New York, Philadelphia, Washington, Raleigh, Dallas… I’m on a book tour in Donald Trump’s USA, which feels much like the USA I’ve visited many times before. The tour doesn’t go to any of the so-called ‘rust belt’ cities where Trump has his main support and the people I meet are quietly shocked, apologetic — as if their President is an elderly relative who has displayed horrible manners at the table. Washington is such a handsome, classical city, with its free museums and wonderful collections of art, that I feel a stab of pain as I...
New York, Philadelphia, Washington, Raleigh, Dallas… I’m on a book tour in Donald Trump’s USA, which feels much like the USA I’ve visited many times before. The tour doesn’t go to any of the so-called ‘rust belt’ cities where Trump has his main support and the people I meet are quietly shocked, apologetic — as if their President is an elderly relative who has displayed horrible manners at the table. Washington is such a handsome, classical city, with its free museums and wonderful collections of art, that I feel a stab of pain as I drive past the White House and think about the man inside. A single protestor stands silently, at attention, outside the Lincoln memorial with a placard that concludes: ‘It’s time to end this national disgrace.’ My first thought is that he must be mad to be there all day. My second is that he’s completely sane. Almost everyone who passes mutters words of encouragement.
I have a little time to pop into the Smithsonian National Portrait Gallery and look at all the presidents on the second floor. It’s strange and again disconcerting to think that Trump will one day sit among them. Who will paint him and in what style? Surrealism springs to mind. In fact, I’m tempted to say that every president gets the portrait he deserves. Bill Clinton gets a brash, lurid representation by Chuck Close. Jimmy Carter looks hesitant, lost in his surroundings. But my theory comes crashing down to the ground when I see a tremendously flattering, respectful portrait by Norman Rockwell painted in 1968. The subject is Richard Nixon.
I once met Harvey Weinstein. Dread words! But he’s the other national disgrace that’s following me on tour as I’m here promoting Alex Rider. As it happens he was the producer of Stormbreaker, back in 2006. He’s also the main reason why there have been no more Alex Rider movies since. I still have nightmares about my breakfast with Harvey at the Mandarin Oriental in London, of being magnetised by him in all the wrong ways. An astonishingly ugly man, he arrived in a tight-fitting grey polo shirt with a lit cigarette poking out of his mouth (it was legal to smoke indoors then, though odd so early in the morning). As he sat down, a length of ash fell and landed on his man-boobs where it remained for the entire meeting. I was hypnotised. I couldn’t concentrate on a word he was saying. All I wanted to do was to flick it off. My finger is twitching even now.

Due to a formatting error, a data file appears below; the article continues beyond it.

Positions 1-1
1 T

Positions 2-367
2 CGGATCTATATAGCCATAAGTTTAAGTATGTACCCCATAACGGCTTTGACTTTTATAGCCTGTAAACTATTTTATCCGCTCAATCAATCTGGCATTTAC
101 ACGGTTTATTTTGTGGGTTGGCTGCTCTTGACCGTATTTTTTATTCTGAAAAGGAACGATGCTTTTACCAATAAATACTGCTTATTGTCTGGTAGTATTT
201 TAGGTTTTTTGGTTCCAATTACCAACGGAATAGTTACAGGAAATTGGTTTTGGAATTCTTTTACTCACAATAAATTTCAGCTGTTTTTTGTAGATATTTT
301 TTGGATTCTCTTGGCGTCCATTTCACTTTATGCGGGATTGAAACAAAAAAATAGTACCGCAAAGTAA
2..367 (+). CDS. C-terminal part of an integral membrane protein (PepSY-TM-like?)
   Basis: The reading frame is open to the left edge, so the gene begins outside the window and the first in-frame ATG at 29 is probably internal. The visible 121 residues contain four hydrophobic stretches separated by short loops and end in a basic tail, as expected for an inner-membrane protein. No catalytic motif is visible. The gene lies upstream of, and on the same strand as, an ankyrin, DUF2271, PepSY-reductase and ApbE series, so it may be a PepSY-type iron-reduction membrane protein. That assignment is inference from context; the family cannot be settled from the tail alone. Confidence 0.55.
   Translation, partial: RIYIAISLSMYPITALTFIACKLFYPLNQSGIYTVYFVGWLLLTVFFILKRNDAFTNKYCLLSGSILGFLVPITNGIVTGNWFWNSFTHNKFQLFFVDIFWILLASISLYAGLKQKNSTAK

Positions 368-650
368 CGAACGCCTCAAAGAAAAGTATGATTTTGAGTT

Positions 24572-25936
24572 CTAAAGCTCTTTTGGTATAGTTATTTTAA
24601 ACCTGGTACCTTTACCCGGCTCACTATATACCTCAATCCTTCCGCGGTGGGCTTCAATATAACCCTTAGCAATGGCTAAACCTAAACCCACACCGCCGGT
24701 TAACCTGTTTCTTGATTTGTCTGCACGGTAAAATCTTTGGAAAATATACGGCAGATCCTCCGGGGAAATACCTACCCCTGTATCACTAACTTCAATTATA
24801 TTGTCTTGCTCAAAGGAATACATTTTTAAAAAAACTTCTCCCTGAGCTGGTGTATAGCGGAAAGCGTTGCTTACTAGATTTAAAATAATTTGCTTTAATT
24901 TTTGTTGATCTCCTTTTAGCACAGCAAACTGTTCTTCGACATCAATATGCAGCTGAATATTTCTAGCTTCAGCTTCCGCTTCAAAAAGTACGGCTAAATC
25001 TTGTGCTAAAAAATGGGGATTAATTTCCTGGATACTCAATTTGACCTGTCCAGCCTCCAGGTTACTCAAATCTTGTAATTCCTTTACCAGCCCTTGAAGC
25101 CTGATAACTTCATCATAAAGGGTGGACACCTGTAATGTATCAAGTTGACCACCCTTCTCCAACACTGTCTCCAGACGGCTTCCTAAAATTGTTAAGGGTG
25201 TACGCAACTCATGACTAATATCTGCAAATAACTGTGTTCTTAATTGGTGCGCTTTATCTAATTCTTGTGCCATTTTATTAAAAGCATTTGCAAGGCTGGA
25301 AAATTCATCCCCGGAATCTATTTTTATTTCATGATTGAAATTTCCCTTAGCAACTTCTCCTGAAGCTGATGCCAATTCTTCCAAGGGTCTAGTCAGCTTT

So much has been written about his assaults on women and of course my own experiences have no comparison, but I hope one day that the argument will move on to his business practices, which were, to say the least, destructive. The old beast is still litigious so let me put it in his own brother’s words. ‘He was a bully… he was arrogant… he treated people like shit all the time.’ Despite all his promises, he also failed to release Stormbreaker in the USA, effectively killing it. By coincidence, there’s a shabby TV producer called Harley Weinberg in a later Alex book. He’s last seen rolling around in a puddle. On fire. Childish, I know, but what else could I do?
While I’ve been out here, UK newspapers have been asking me to comment on the number of children’s books being written by celebrities, particularly as so many of them were chosen for World Book Day. I’ve declined because it seems to me that we spend so much time worrying that children don’t read at all it’s rather perverse to complain when they find something they enjoy. It’s true David Walliams now tops the bestseller lists and is said to have made £17 million out of his books, but much bigger news is Philip Pullman’s new Book of Dust, which only shows that the industry is still a very broad church. The fact that a writer as profound and as challenging as Pullman can still attract so much attention within it is very reassuring.
I do my best to keep out of the papers these days, although without much success. Journalists now follow writers to literary festivals and then report — or misreport — what they have said as news. This can include off-the-cuff remarks, rhetorical questions and jokes. A Times journalist recently came to Edinburgh and cheerfully reported I had told an audience of about 500 that theatre critics should not be given free tickets to first nights. In fact, I had said — and believe — the opposite. It’s irritating because part of the pleasure of literary festivals is being able to talk in a relaxed, informal way. Is it becoming necessary to introduce Chatham House-style rules?
Once I’m back in London, I’ll be head down, working on my new James Bond novel. It’s incredible to think that Ian Fleming worked only about four hours a day. Casino Royale was written from start to finish in just six weeks. Part of Fleming’s genius is that he makes the books look so easy. They aren’t.